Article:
Editor's note: This article was updated on February 21, 2008. The original was published on February 28, 2007.
Like its mythical namesake (dramatized in Lego), whatever crawls out of a digital Trojan horse will be a nasty surprise. A Trojan horse usually takes the form of an innocuous software program that unleashes a flood of malware or viruses after it's installed and run. Since attacks and ease of removal vary--an ad generator is easier to remove than a stealth rootkit--there's no one-size-fits-all solution. However, there are some common spyware removal techniques that can help you pick your way through the wreckage.
Reboot Windows in Safe Mode
What is Safe Mode?
Safe Mode is a diet version of the Standard Mode of Windows that your computer ordinarily runs. Rebooting in Safe Mode loads minimal programs and disables most device drivers that manage hardware like CD drives and printers. The result is a more stable iteration of the Windows operating system that's better suited for disabling malware while you perform a system scan.
How do you use it?
If you can, follow the necessary steps for a safe shutdown process and then reboot. When you restart Windows, as the screen begins to load, press F8 repeatedly until the Windows booting options appear. Select "Boot in Safe Mode" from the menu of options. Once in Safe Mode, you should be able to run your installed antispyware software with less interference from the malicious software that the Trojan brought onto your system.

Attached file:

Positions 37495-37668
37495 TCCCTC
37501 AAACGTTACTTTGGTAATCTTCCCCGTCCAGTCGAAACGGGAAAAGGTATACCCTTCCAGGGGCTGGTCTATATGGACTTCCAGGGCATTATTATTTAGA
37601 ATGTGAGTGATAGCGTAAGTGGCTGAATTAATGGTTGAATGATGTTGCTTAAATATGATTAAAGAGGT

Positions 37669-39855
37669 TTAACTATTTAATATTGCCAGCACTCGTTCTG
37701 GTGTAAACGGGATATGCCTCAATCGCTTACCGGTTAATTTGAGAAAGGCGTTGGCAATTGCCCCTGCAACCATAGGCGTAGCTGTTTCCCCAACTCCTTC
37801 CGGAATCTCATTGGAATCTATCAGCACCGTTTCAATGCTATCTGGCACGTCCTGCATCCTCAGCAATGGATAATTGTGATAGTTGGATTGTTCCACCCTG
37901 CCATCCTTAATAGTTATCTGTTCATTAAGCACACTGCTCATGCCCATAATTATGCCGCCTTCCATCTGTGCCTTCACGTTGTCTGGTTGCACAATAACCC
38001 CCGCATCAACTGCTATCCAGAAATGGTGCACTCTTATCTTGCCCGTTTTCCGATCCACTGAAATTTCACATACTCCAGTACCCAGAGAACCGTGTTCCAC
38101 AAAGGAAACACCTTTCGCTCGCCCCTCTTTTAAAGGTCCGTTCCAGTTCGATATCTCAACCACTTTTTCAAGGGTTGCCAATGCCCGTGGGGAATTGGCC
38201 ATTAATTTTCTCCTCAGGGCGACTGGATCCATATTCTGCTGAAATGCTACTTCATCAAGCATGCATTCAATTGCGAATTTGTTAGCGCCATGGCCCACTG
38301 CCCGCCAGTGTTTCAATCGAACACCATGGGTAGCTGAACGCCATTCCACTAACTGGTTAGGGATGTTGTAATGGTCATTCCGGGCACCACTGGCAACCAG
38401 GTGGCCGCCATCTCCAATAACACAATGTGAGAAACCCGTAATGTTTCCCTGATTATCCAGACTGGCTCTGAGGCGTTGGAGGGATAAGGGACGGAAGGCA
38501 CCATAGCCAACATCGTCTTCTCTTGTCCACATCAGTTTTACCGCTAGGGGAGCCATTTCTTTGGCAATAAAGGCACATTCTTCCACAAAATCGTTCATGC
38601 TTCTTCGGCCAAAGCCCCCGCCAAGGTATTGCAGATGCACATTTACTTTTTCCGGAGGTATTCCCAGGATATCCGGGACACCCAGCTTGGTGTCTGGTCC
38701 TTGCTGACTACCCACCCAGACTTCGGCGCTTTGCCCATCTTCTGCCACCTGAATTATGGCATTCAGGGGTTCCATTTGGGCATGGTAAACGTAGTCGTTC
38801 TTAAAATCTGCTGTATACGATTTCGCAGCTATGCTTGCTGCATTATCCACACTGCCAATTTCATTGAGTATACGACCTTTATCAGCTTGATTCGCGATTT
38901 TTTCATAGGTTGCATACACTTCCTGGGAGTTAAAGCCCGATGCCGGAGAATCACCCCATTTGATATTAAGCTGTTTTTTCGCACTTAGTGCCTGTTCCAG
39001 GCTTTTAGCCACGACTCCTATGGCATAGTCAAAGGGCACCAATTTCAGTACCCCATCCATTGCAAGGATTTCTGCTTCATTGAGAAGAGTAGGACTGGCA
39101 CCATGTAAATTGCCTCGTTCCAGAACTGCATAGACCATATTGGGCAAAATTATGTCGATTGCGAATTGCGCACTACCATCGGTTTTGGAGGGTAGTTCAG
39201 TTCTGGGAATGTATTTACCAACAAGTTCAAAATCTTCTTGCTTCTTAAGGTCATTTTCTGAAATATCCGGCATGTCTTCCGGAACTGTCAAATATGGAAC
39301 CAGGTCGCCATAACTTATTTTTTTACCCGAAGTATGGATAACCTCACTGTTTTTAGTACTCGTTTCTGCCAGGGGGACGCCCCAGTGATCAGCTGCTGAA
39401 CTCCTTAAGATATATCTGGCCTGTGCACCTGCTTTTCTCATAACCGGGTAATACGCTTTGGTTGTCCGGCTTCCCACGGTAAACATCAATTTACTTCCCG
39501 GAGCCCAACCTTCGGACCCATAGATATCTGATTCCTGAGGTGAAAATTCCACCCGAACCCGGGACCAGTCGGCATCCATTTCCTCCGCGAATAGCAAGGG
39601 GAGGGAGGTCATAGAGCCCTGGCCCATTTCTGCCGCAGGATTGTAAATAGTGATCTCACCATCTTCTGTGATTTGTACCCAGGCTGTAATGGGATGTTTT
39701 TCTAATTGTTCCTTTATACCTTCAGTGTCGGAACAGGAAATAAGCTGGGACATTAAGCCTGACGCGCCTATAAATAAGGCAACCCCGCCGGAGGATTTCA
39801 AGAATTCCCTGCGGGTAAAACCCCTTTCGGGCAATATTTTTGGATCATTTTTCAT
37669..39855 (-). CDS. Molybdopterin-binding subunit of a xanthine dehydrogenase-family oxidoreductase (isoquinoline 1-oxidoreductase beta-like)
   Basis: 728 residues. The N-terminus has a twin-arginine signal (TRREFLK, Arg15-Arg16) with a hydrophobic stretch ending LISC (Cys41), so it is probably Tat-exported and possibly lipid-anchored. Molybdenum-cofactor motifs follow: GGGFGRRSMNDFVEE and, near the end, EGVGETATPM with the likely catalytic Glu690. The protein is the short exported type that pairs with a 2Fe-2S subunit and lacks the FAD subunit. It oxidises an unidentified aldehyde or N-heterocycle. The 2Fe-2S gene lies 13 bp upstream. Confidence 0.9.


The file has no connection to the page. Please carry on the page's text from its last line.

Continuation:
What is System Restore?
System Restore strings out a safety net if everything goes kaput. Under default Window settings, System Restore saves a snapshot of your computer configuration once a day and on major upgrades that can be used to replace corrupted files. In the event of a Trojan attack, System Restore can revert Windows to a previous, uninfected state. It won't restore everything, like changes to your user profile, but it does reinstate biggies like your Registry and DLL cache.
When do you use it?
When purging your computer of spyware, System Restore has an optimal time and place. You wouldn't want your computer including corrupted files as the reference point of the day, so it's important to disable System Restore before you start cleaning. You can reactivate it once your system is spick-and-span.
How do you use it?
The paths for accessing System Restore differ by operating system. In Windows XP, disable System Restore by right-clicking My Computer and selecting Properties. Under the Performance tab, select File System, then the Troubleshooting tab, and finally check Disable System Restore. You'll be prompted to reboot. Follow these steps to uncheck the box before restoring your system.
To use System Restore after scrubbing your computer, choose Accessories from the program list in the Start menu. You'll find System Restore under System Tools.
Scan with antivirus/antispyware apps